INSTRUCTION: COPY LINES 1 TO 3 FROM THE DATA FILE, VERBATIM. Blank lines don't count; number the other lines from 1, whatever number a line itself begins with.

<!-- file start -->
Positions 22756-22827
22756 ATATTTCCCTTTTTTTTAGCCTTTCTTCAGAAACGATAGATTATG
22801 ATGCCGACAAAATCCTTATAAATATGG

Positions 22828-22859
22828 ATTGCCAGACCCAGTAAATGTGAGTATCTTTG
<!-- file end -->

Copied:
Positions 22756-22827
22756 ATATTTCCCTTTTTTTTAGCCTTTCTTCAGAAACGATAGATTATG
22801 ATGCCGACAAAATCCTTATAAATATGG